Quick fixes to knife crime would put our rights at risk
Posted by Rosalind Comyn on 29 Mar 2019
Serious youth violence is a human rights issue. It demands an evidence-based, just and coherent response.
The first three months of 2019 have been marked by a torrent of proposals that claim to address it, many of which should concern anyone who thinks civil liberties matter: from the dilution of constraints on suspicionless stop and search and embedding more police in schools, to deployment of armed police patrols or even the Army to our streets.
Only last week, Parliament oversaw the resurrection of ASBO-style powers, known as Knife Crime Prevention Orders, that will enable the criminalisation of children as young as 12 without them actually committing any criminal activity.
Any death of a young person is a tragic event, and the aim must be to find lasting ways of reducing youth violence, but these suggestions share a troubling similarity: they challenge basic precepts of criminal justice and policing, such as the presumption of innocence, equality before the law and respect for civil liberties. They fail to acknowledge what should be a crucial part of the conversation about youth violence – rising race disproportionality in multiple aspects of policing, including stop and search.
A significant intrusion
Stop and search is an interference with a person’s right to a private life. It disrupts your ability to go about your daily life, and permits a significant physical intrusion in a public place.
Communities in the UK are not evenly subject to this intrusion. If you are black, you are now over nine times more likely to be stopped and searched than if you are white. This disproportionality is higher under suspicionless powers including Section 60 – which police are relying on with increasing frequency.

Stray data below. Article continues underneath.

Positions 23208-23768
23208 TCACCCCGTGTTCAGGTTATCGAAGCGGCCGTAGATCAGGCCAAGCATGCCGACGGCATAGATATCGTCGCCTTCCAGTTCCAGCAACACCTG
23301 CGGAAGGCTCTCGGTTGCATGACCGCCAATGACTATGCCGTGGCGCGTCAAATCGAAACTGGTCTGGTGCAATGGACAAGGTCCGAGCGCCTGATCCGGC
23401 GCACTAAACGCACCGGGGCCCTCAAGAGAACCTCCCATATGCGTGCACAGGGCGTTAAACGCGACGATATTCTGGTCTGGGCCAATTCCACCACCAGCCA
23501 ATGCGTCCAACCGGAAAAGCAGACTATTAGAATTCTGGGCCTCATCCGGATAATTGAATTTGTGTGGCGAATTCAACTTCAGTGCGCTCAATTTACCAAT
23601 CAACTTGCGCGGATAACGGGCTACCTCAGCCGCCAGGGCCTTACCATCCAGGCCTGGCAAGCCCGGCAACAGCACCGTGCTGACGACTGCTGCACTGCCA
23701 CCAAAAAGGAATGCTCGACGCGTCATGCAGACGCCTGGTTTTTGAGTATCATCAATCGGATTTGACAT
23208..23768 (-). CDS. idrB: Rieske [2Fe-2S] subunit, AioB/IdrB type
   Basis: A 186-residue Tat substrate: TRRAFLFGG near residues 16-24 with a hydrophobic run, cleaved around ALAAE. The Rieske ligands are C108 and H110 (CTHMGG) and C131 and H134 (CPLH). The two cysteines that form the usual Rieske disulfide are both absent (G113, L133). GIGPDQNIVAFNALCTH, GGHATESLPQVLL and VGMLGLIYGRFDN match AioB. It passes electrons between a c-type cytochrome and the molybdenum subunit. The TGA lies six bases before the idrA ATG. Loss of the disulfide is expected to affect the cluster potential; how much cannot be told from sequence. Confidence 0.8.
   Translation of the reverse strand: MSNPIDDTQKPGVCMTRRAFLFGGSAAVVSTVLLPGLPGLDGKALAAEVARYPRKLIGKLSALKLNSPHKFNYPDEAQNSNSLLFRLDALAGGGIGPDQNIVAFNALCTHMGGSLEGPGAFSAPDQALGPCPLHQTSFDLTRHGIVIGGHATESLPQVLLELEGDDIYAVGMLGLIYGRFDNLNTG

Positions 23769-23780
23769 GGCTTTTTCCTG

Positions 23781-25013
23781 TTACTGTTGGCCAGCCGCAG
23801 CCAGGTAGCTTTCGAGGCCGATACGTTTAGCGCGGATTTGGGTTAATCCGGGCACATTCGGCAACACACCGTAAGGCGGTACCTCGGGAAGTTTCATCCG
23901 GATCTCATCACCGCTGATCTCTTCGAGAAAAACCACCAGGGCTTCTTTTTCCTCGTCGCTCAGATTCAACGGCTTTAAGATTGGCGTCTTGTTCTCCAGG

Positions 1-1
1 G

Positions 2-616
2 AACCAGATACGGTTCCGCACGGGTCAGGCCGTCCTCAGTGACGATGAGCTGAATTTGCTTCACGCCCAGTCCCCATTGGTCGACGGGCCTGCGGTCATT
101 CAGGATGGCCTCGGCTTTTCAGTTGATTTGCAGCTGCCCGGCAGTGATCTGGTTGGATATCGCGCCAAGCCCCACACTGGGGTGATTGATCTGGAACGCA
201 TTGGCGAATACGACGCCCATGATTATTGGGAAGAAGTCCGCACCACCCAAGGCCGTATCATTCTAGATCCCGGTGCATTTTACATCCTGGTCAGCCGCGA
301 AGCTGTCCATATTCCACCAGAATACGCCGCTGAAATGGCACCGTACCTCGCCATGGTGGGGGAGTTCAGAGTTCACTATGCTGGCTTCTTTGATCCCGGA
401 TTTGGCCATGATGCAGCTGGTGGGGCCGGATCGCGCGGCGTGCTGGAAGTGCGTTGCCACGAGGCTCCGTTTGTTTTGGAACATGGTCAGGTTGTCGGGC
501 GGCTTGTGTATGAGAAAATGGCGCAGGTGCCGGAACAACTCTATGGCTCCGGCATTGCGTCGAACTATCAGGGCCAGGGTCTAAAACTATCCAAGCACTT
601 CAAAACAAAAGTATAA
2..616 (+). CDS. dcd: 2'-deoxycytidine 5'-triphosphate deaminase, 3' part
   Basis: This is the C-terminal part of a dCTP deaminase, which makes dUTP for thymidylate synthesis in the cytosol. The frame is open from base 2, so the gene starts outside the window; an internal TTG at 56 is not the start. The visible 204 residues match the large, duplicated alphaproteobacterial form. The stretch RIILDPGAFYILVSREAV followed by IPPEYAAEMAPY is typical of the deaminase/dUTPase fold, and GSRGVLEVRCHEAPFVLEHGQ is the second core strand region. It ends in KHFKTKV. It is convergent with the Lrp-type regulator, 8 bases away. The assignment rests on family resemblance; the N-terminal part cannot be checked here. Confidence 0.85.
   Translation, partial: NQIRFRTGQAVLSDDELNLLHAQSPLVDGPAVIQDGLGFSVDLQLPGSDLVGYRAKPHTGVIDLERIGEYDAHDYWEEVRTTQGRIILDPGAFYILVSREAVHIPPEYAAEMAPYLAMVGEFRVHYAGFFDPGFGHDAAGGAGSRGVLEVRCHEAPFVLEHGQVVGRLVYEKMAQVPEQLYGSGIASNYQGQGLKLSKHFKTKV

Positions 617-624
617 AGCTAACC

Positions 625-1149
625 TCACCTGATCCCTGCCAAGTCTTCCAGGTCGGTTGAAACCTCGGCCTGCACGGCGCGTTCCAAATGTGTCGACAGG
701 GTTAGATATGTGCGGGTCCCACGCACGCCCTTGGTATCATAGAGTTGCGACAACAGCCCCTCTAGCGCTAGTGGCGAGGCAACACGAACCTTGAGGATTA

Yet according to Her Majesty’s Inspectorate of Constabulary and Fire & Rescue Services, the body charged with inspecting police forces, the rate at which people are found with prohibited items is similar across all ethnicities.
For young people in the Gangs Matrix – who are labelled as ‘gang nominals’ based on untested evidence that they often do not have the opportunity to see or contest – stop and search can be an intrusion experienced multiple times a day.
As we highlighted in our submission to the HASC Inquiry into the MacPherson Inquiry 20 years on, the impact of disproportionate stop and search on communities who bear its brunt is deep and enduring.
In 2018, research by Dr Patrick Williams with young people on the Met’s Gangs Matrix found that respondents identified stop and search as “the catalyst for the onset of their negative relationship with the police.”
A year earlier, the Criminal Justice Alliance spoke to young BAME people with first-hand experience of stop and search. They described feeling harassed, targeted, provoked, and even violated by these coercive encounters.
As David Lammy MP pointed out in his 2017 report on the treatment and outcomes for BAME people in the criminal justice system, this drains trust in the whole system. It also undermines public safety by making it harder for the police to work effectively in communities.
Un-evidenced and unaccountable
Ramping up levels of stop and search has been advanced as an essential strategy to combat rising serious violence. However, evidence on whether heightened stop and search achieves this end is limited. Research by the Home Office concluded that previous surges of stop and search had little discernible effect on trends in violent crime, a fact acknowledged by the Government’s Serious Violence Strategy.
While targeted and properly accountable stop and search may form part of the Government’s response to serious violence, it is far from clear that escalating the use of stop and search reduces levels of violence – but it carries heavy costs.
Time for serious reform
In 2014, when Theresa May announced a voluntary scheme to improve stop and search outcomes on the grounds that ‘nobody wins when stop and search is misapplied’, she promised to introduce primary legislation if it failed to deliver the necessary results. With race disproportionality at its highest in over 20 years, it is clear that time has come.
But beyond further reform to stop and search, the conversation needs to move away from ill-considered proposals which risk significant counterproductive outcomes, as well as undermining the civil liberties of every one of us. Crucially, it should include of the voices of the young people and communities most affected by serious violence.
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